In the following, our discussion focuses on the image domain, in particular, on image classification neural networks. It should be noted that our approach is not limited to the image domain. In general, an image can be represented as a three-dimensional array with shape (chw) where c is the number of channels (i.e., 1 for grayscale images and 3 for color images); h is the height (i.e., the number of rows); and w is the width (i.e., the number of columns) of the image. Each element in the array is a byte value (i.e., from 0 to 255) representing a feature of the image. When an image is used in a classification task with a neural network, its feature values are typically normalized into floating-point numbers (e.g., dividing the original values by 255 to get normalized values from 0 to 1). Moreover, the image is transformed into a vector with size \(m = c \times h \times w\). In this work, we use the three-dimensional form and the vector form of an image interchangeably. The specific form which we use should be clear from the context.

Given a tuple \((c_i, h_i, w_i)\) representing an index in the three-dimensional form, it is easy to compute the according index i in the vector form using the formula: \(i = c_i \times h \times w + h_i \times w + w_i\). Similarly, given an index i in the vector form, we compute the tuple \((c_i, w_i, h_i)\) representing the index in the three-dimensional form as follows.

$$\begin{aligned} c_i&= i \div (h \times w) \\ h_i&= (i - c_i \times h \times w) \div w \\ w_i&= i - c_i \times h \times w - h_i \times w \end{aligned}$$

An image classification task is to label a given image with one of the pre-defined labels automatically. Such tasks are often solved using neural networks. Figure 1 shows the typical workflow of an image classification neural network. The task is to assign a label (i.e., from 0 to 9) to a handwritten digit image. Each input is a grey-scale image with \(1 \times 28 \times 28 = 784\) features.

Fig. 1.
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An example of image classification with neural network

In this work, we focus on fully connected neural networks and convolutional neural networks, which are composed of multiple layers of neurons. The layers include an input layer, a set of hidden layers, and an output layer. The number of neurons in the input layer equals the number of features in the input image. The number of neurons in the output layer equals the number of labels in the classification problem. The number of hidden layers as well as the number of neurons in these layers are flexible. For instance, the network in Fig. 1 has three hidden layers, each of which contains 10 neurons.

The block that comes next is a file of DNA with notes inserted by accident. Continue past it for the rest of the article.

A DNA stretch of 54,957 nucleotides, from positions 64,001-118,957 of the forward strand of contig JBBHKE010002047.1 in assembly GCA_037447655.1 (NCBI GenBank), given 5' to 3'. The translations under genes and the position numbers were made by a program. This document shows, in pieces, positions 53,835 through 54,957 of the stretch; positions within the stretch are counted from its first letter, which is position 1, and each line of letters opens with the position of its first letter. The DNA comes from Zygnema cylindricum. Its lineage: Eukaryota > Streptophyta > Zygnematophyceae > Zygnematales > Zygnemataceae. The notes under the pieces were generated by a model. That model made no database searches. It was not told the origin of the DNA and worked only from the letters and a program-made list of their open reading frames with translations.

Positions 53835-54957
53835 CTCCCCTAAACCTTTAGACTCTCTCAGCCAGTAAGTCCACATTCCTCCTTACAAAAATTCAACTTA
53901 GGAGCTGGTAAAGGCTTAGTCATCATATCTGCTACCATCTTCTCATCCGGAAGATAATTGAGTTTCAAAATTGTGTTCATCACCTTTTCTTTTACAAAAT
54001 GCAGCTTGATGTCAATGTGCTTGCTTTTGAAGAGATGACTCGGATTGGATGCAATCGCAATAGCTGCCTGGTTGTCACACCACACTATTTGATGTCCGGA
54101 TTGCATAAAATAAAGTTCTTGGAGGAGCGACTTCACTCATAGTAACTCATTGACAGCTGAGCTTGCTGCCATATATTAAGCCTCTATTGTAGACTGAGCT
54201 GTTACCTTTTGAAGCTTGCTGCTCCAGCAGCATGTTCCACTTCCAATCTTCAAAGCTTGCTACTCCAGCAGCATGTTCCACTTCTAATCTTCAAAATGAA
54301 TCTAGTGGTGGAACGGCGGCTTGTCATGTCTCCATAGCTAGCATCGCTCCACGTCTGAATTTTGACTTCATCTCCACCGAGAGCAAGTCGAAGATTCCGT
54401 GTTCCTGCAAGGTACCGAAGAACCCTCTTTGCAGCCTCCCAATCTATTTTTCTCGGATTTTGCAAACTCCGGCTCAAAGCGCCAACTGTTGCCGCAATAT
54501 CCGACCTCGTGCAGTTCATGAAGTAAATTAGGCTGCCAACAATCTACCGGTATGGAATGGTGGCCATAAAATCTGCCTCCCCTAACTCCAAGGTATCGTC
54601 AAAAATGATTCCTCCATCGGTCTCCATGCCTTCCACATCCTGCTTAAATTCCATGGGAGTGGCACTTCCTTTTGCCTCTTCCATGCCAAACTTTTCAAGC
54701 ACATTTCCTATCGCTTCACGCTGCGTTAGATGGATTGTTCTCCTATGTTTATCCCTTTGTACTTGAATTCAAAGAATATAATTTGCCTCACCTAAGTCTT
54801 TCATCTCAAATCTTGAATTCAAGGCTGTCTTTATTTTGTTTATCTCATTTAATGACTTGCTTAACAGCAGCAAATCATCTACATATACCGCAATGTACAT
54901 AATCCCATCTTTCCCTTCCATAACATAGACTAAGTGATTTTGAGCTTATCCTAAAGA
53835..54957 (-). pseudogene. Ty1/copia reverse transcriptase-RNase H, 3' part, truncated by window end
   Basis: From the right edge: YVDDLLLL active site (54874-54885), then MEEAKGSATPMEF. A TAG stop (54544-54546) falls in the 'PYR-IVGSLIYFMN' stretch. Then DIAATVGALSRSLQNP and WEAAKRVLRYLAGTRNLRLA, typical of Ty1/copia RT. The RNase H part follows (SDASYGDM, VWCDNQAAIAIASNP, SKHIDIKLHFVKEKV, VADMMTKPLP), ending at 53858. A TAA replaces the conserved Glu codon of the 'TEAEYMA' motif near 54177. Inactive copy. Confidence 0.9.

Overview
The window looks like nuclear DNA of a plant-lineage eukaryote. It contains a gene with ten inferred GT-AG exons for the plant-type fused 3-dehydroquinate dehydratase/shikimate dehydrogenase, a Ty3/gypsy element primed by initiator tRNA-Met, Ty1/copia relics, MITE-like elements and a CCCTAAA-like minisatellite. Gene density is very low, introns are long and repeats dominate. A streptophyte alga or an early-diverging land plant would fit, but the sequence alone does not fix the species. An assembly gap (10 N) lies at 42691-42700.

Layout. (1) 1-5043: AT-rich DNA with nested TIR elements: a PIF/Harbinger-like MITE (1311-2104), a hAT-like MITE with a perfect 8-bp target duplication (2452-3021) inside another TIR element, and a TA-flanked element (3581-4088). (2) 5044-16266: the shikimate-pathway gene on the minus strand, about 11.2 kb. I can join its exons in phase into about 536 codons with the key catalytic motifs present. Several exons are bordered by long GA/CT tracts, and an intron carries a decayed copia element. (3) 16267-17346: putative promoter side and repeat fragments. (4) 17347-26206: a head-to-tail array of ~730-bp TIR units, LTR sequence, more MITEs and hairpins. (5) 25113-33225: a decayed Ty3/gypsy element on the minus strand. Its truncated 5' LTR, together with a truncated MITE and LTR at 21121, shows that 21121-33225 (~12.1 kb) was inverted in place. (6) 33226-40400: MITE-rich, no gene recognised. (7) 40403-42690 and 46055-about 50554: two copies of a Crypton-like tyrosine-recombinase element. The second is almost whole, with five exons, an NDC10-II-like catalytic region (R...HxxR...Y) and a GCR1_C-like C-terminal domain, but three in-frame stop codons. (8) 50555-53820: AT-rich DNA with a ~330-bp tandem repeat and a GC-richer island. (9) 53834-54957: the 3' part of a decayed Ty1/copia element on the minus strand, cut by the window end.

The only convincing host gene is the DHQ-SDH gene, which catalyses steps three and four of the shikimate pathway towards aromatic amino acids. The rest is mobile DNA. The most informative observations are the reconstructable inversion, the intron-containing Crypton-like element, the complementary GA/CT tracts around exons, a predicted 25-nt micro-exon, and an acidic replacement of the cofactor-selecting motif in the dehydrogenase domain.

The input layer simply applies an identity transformation on the vector of the input image. Each hidden layer transforms its input vector (i.e., the output vector of the previous layer) and produces an output vector for the next layer. Each hidden layer applies two different types of transformations, i.e., the first is an affine transformation and the second is an activation function transformation. Formally, the two transformations of a hidden layer can be defined as: \(\vec {y} = \sigma (A * \vec {x} + B)\) where \(\vec {x}\) is the input vector, A is the weight matrix, B is the bias vector of the affine transformation, \(*\) is the matrix multiplication, \(\sigma \) is the activation function, and \(\vec {y}\) is the output vector of the layer. The most popular activation functions include ReLU, Sigmoid, and Tanh. The output layer applies a final affine transformation to its input vector and produces the output vector of the network. A labelling function \(L(\vec {y}) = {\arg \max }_i~\vec {y}\) is then applied on the output vector to return the index of the label with the highest value in \(\vec {y}\).

The weights and biases used in the affine transformations are parameters of the neural network. In this work, we focus on pre-trained networks, i.e., the weights and biases of the networks are already fixed. Formally, a neural network is a function \(N : R^{m} \rightarrow R^{n} = f_k \circ \cdots f_i \cdots \circ f_0\) where m is the number of input features; n is the number of labels; each \(f_i\) where \(0< i < k\) is a composition of the affine function and the activation function of the i-th hidden layer; \(f_0\) is the identity transformation of the input layer; and \(f_k\) is the last affine transformation of the output layer.

Backdoor Attacks. In [12], Gu et al. show that neural networks are subject to backdoor attacks. Intuitively, the idea is that an adversary may introduce a backdoor into the network, for instance, by poisoning the training set. To do that, the adversary starts with choosing a pattern, i.e., a backdoor trigger, and stamps the trigger on a set of samples in the training set (e.g., 20%). Figure 2b shows some stamped images, which are obtained by stamping a trigger to the original images in Fig. 2a. Note that the trigger is a small white square at the top-left corner of the image. A pre-defined target label is the ground truth label for the stamped images. The poisoned training set is then used to train the neural network. The result is a backdoored network that performs normally on clean images (i.e., images without the trigger) but likely assigns the target label to any image which is stamped with the trigger. Besides poisoning the training set, a backdoor can also be introduced by modifying the parameters of a trained neural network directly [19].